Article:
One health reason to meditate is to reduce stress. Stress is unpleasant, of course, but it goes further than that: it can have a bad effect on your health. It can increase your risk for strokes, heart disease, and heart attacks, and can worsen existing heart disease. Stress can also affect your immune system, meaning you're more likely, for instance, to catch a cold – and you may feel sicker when you have an infection. Of course, stress can lead to ulcers and other digestive problems, headaches (including migraines), and anxiety, depression, and other mood disorders. Stress can also lead a person to develop bad habits like smoking and alcohol or drug dependencies.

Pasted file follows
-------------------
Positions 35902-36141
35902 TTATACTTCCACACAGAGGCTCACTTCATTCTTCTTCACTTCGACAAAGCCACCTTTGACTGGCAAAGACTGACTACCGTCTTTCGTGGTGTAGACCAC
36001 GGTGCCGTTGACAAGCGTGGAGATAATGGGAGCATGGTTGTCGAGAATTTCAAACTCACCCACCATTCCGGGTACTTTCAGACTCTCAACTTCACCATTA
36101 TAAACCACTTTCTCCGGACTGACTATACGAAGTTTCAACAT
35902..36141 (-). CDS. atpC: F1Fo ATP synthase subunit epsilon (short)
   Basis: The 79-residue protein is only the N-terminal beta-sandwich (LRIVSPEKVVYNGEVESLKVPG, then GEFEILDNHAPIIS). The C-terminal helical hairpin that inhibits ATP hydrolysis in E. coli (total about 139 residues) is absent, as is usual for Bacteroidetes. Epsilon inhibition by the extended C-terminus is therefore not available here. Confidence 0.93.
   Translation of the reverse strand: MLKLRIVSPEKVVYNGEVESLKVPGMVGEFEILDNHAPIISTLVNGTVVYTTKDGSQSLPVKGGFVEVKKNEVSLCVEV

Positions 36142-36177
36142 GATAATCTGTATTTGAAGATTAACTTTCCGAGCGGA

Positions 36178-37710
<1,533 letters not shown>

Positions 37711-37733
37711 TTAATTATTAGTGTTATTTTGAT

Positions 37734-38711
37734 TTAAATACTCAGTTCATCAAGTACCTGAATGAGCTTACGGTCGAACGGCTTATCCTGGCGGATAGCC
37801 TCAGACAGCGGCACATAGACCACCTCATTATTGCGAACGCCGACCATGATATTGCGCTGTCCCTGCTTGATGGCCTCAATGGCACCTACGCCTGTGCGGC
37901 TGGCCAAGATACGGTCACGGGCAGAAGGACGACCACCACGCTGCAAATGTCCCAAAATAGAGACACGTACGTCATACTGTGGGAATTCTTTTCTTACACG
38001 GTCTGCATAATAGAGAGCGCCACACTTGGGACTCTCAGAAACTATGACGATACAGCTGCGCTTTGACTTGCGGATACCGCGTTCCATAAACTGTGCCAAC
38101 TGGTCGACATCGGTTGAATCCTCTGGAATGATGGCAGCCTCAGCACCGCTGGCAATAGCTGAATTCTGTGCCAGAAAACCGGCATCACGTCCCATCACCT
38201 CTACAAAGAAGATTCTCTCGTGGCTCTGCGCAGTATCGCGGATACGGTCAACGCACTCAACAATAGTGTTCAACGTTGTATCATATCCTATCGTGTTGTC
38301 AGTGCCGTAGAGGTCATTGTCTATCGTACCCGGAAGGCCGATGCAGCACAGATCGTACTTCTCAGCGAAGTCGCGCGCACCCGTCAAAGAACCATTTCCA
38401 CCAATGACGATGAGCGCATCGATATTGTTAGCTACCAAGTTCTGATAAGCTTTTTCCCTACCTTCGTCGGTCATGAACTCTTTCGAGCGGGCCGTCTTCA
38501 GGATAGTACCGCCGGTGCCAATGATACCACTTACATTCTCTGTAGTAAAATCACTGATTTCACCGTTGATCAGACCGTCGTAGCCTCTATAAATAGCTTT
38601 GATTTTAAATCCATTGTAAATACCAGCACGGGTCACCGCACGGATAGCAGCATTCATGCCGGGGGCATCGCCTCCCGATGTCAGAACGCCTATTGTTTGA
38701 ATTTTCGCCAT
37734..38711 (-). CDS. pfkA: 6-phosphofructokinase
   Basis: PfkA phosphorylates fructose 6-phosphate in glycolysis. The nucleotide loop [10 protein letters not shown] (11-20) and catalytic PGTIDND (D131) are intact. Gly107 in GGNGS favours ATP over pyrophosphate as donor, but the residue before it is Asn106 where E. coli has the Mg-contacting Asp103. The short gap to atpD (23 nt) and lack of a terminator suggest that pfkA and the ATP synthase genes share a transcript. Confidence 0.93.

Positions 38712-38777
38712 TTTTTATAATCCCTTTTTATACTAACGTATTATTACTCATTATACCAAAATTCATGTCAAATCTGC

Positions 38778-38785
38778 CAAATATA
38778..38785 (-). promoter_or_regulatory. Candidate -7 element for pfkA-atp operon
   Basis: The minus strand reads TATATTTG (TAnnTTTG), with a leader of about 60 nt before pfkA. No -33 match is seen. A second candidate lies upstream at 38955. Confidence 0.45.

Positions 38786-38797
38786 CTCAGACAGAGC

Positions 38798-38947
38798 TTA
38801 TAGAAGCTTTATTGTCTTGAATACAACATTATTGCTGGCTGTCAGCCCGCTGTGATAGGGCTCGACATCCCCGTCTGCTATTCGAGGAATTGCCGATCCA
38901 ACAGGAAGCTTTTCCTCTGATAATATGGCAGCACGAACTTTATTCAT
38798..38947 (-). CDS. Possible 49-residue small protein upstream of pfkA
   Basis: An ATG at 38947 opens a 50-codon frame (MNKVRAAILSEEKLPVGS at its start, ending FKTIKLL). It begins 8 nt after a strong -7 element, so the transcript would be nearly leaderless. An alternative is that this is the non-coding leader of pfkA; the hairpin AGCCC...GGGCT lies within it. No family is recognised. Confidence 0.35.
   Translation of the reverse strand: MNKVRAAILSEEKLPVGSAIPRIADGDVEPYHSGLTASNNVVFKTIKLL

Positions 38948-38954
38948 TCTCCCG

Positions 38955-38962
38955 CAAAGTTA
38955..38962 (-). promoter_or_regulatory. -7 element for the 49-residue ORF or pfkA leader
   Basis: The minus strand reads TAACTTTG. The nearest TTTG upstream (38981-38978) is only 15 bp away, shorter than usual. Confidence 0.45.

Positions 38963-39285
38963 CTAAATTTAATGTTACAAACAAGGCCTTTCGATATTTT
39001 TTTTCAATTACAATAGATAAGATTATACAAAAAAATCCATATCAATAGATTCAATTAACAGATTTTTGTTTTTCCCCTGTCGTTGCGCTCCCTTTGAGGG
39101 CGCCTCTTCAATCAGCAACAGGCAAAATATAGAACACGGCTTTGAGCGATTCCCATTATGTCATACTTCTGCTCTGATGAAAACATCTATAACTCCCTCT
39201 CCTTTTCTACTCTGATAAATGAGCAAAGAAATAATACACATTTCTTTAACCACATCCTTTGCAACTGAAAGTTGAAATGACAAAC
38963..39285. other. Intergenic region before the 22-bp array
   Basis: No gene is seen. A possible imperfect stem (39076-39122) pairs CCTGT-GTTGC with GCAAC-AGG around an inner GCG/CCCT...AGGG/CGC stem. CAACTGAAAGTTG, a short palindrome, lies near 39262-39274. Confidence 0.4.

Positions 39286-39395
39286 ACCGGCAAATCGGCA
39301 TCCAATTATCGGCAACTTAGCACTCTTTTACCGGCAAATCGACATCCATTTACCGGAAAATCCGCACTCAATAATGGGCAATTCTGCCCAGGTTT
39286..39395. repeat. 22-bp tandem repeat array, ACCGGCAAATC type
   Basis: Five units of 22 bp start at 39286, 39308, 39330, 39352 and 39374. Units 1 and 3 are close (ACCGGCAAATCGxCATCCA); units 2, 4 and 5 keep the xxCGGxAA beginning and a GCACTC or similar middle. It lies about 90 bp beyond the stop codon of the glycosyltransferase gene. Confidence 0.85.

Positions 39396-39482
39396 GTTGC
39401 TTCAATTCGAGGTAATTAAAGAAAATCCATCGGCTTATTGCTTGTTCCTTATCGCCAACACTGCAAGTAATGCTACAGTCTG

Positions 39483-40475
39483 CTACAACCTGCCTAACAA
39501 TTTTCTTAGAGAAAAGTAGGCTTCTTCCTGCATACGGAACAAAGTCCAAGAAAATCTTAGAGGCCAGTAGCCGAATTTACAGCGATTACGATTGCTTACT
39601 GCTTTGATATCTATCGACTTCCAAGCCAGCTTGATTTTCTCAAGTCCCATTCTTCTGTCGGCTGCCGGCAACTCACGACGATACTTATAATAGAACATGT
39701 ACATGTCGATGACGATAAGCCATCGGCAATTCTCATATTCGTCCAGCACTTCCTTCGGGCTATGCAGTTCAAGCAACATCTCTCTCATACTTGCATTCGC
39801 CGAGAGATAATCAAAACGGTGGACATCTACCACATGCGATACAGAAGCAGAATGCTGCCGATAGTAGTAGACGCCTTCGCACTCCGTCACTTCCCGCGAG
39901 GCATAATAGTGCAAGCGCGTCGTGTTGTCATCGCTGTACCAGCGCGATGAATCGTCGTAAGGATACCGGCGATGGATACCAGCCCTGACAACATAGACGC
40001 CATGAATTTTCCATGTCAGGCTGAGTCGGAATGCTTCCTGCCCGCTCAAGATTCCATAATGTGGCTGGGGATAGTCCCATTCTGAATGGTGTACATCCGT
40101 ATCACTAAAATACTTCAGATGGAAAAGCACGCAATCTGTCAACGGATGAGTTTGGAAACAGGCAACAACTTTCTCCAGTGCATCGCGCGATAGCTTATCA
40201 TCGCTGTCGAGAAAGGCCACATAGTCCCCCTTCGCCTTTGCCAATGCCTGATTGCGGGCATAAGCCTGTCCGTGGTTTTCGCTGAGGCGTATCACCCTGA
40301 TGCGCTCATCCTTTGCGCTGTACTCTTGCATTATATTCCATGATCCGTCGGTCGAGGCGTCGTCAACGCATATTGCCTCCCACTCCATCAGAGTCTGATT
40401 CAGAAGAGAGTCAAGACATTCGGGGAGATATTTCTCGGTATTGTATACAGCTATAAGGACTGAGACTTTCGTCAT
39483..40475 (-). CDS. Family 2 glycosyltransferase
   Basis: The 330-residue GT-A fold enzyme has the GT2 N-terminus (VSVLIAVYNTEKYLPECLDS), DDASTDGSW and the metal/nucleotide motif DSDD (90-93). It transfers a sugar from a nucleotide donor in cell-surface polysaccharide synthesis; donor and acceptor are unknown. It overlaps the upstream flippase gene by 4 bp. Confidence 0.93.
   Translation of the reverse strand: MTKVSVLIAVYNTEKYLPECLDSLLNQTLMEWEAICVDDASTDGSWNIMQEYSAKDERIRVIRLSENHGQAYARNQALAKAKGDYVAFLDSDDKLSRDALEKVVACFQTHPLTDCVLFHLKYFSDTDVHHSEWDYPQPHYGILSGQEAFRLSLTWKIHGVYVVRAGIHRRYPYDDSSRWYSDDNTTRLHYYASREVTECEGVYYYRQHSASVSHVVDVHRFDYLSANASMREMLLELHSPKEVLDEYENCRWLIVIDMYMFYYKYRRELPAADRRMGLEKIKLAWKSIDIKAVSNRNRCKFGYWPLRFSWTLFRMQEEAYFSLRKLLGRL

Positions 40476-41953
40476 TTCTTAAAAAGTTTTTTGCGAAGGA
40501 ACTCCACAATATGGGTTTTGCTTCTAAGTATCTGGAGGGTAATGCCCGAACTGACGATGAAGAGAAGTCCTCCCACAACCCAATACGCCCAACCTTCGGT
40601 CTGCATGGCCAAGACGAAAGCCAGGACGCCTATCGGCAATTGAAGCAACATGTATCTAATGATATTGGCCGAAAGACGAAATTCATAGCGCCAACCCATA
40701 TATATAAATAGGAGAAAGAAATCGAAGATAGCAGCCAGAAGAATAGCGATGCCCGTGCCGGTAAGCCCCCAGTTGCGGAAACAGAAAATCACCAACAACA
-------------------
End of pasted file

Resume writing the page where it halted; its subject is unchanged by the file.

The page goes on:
It's not surprising, then, that meditation has been found not only to reduce stress but to help stress-related conditions. For instance, mindfulness meditation has been found to increase healing rates for people being treated for psoriasis and may also improve immune function. A group training program in mindfulness meditation has been found to help people with anxiety disorder or panic disorder. And transcendental meditation has been found to reduce heart disease risk factors, including coronary artery disease (clogged arteries) and high blood pressure, in elderly people of African descent.
But, even leaving all that, a good reason to meditate is simply that it's relaxing, and it's more effective than just sitting with your eyes closed. It gives you a break from the rush-rush-rush of daily life and allows you a chance to focus your mind – and perhaps gain a bit more control over where your thoughts take you. And remember: mental health is health, too.
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